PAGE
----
The internet is no place for middle ground.
It’s a place where everybody has an opinion and a platform, and those opinions are constantly in our faces. One quick Google search on almost any topic can bring up vehement opinions on the opposite ends of any spectrum, and yoga pants/leggings are no exception.
Most recently I have seen this blog post passed around the internet, “Ten Things We Should Get Angry About Before Yoga Pants.” I believe that the author intended it as a wake-up call to Christians who try to add to Scripture by making black and white laws in areas where Scripture does not speak in uncertain terms, and I agree with her that it is wrong to create moral absolutes where Scripture does not.
But while many Christians may be in error when they restrict the freedom of their brothers and sisters, her point that “there are far weightier matters at stake than leggings or the “war” on Christmas” is somewhat of a false dichotomy.
I am in no way disputing the importance she places on mercy ministries, social justice, or concern for world issues that grieve the heart of God. These are important, and any Christian who neglects these things is lacking in essential fruit of the Spirit. “Religion that God our Father accepts as pure and faultless is this: to look after orphans and the widows in their distress…” (James 1:27) But in her claims that those who have strong convictions about yoga pants are simply Pharisees who distract from “real” issues, she misses the point that Christians are capable of caring about both yoga pants and social justice. This does not have to be an either/or scenario. And, in fact, Christians aren’t just able to care about both seemingly minor issues in American culture and larger issues worldwide, but we are also called to care about both. Because that verse in James doesn’t stop with caring for widows and orphans. It also calls us to “keep oneself from being polluted by the world.”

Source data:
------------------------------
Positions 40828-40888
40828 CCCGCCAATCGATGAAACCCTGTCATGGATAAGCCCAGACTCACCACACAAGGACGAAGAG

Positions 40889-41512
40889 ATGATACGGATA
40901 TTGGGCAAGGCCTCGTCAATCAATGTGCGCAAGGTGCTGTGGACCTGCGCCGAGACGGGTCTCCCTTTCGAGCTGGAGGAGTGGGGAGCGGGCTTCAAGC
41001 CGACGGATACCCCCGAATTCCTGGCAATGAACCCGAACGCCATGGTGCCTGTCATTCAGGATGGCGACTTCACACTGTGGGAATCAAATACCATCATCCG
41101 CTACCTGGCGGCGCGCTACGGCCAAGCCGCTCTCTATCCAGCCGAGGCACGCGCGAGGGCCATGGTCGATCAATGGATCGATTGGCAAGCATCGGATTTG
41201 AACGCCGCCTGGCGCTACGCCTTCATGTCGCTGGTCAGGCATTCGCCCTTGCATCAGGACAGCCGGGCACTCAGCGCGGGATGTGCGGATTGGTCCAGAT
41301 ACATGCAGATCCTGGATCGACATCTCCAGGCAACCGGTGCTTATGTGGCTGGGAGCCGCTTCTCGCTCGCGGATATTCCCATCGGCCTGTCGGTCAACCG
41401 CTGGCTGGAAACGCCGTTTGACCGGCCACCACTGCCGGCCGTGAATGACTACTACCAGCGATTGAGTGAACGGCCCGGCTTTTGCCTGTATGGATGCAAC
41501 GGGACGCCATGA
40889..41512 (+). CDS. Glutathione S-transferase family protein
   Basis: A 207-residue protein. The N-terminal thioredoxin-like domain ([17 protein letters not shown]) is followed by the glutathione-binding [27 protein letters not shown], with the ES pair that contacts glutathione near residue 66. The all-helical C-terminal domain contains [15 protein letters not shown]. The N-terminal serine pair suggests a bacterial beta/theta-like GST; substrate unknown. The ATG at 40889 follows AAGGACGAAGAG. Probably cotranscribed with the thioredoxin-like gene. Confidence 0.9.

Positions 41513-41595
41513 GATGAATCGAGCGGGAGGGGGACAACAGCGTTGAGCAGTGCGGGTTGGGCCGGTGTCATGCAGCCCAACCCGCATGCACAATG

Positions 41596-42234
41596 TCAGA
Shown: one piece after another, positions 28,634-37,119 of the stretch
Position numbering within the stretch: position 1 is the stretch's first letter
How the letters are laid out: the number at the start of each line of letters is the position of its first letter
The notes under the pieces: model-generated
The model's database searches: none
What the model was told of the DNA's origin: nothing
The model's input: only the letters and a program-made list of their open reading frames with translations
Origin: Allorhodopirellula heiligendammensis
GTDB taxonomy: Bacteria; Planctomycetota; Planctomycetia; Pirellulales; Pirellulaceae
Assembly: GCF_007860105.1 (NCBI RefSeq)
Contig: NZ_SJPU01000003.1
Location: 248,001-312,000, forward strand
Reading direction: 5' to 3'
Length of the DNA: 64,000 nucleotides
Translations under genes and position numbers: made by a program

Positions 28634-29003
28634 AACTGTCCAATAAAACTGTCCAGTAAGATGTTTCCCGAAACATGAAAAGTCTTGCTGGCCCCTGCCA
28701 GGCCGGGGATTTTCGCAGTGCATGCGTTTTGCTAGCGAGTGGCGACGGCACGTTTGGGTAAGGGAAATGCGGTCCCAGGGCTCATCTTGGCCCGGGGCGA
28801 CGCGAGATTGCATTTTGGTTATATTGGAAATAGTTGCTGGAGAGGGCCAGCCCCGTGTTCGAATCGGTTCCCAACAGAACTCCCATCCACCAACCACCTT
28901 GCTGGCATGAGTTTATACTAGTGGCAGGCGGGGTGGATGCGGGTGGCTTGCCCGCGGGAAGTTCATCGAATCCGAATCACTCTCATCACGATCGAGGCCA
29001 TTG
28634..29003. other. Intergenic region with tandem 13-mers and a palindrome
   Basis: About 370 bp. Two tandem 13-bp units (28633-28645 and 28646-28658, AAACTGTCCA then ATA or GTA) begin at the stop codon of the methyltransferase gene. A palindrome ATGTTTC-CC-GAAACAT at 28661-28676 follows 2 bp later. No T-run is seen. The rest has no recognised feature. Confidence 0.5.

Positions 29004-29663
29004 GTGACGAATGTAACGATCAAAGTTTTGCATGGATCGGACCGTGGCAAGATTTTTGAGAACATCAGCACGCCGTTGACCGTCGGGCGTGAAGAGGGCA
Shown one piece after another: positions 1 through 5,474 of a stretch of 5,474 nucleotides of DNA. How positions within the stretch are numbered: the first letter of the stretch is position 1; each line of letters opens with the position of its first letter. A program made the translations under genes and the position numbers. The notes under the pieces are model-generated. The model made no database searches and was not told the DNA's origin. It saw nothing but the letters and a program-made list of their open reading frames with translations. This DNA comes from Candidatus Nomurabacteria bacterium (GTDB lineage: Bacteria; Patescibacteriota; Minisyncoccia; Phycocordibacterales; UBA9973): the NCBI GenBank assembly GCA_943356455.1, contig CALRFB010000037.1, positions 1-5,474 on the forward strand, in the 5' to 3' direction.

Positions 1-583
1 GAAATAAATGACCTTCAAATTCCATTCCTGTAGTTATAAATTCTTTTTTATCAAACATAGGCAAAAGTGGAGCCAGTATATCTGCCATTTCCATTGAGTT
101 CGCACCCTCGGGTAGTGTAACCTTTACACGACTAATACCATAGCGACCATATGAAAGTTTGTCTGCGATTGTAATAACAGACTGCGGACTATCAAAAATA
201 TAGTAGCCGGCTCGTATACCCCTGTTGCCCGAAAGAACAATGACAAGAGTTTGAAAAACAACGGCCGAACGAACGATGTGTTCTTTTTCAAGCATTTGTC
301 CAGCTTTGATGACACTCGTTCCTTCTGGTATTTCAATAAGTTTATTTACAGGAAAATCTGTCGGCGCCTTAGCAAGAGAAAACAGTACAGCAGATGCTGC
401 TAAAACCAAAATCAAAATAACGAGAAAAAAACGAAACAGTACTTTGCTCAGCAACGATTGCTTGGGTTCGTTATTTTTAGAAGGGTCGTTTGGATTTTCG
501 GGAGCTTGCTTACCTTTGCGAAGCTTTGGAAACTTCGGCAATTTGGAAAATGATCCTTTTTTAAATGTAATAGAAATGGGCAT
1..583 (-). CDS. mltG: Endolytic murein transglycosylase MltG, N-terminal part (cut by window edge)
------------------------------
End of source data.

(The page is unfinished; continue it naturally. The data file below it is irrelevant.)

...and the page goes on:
How do we keep ourselves from being polluted by the world? First, we must “not be conformed to this world” by offering up our bodies “as a living sacrifice, holy and acceptable to God, which is your spiritual worship.” And this offering up of our bodies as living sacrifices is something we do daily, in things both big and small. “So, whether you eat or drink, or whatever you do, do all to the glory of God.” (1 Corinthians 10:31) Included in that “whatever you do” is what we wear (or choose not to wear), what we support with our money, and the issues that concern us.
Faithfulness in the small things matters as much as faithfulness in the big ones. Even the sins that seem harmless and small are enough to distance us from God and require Christ’s death on our behalf. It doesn’t make Christians petty to want to honor God in the way they dress, or what they eat, or any other matter. And one Christian feeling at liberty to dismiss a matter as insignificant does not make it any less of a sin for another whose conscience is weak on the matter. (1 Corinthians 8:7)
Furthermore, it is obedience in the ordinary, everyday things that prepares us for the big things. That’s what the Parable of the Talents teaches us (Matthew 25:14-30). So while, in Ashley Dickens’ opinion, “our debate about leggings is as caring and relevant to the watching world as Marie Antoinette’s ‘let them eat cake,'” we are not only living our lives before a watching world, but a watching Master. We enter into His joy when we are “faithful over a little,” and those little things prepare us to be faithful when He wants to use us to accomplish bigger things.
We don’t have to start out moving mountains and changing the world to be faithful, God-exalting believers. As Christians, we should be careful not to make small things ultimate things. But neither are we called to ignore the small things in favor of the big ones. The true call of the Christian is to serve Christ faithfully in all things. Whether you wear yoga pants, choose not to wear them, or something in the middle, the surest way to be in error is to make your decision without regard to honoring God. Everything has eternal impact when we are doing it for the glory of God.